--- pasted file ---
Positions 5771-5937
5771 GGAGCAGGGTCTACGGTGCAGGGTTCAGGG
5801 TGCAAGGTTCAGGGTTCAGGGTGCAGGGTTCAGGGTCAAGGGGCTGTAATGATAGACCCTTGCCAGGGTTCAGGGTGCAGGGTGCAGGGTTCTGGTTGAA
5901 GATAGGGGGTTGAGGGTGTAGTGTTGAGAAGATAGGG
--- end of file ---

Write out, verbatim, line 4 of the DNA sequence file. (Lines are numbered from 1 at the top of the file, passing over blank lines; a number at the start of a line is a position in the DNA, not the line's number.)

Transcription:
5901 GATAGGGGGTTGAGGGTGTAGTGTTGAGAAGATAGGG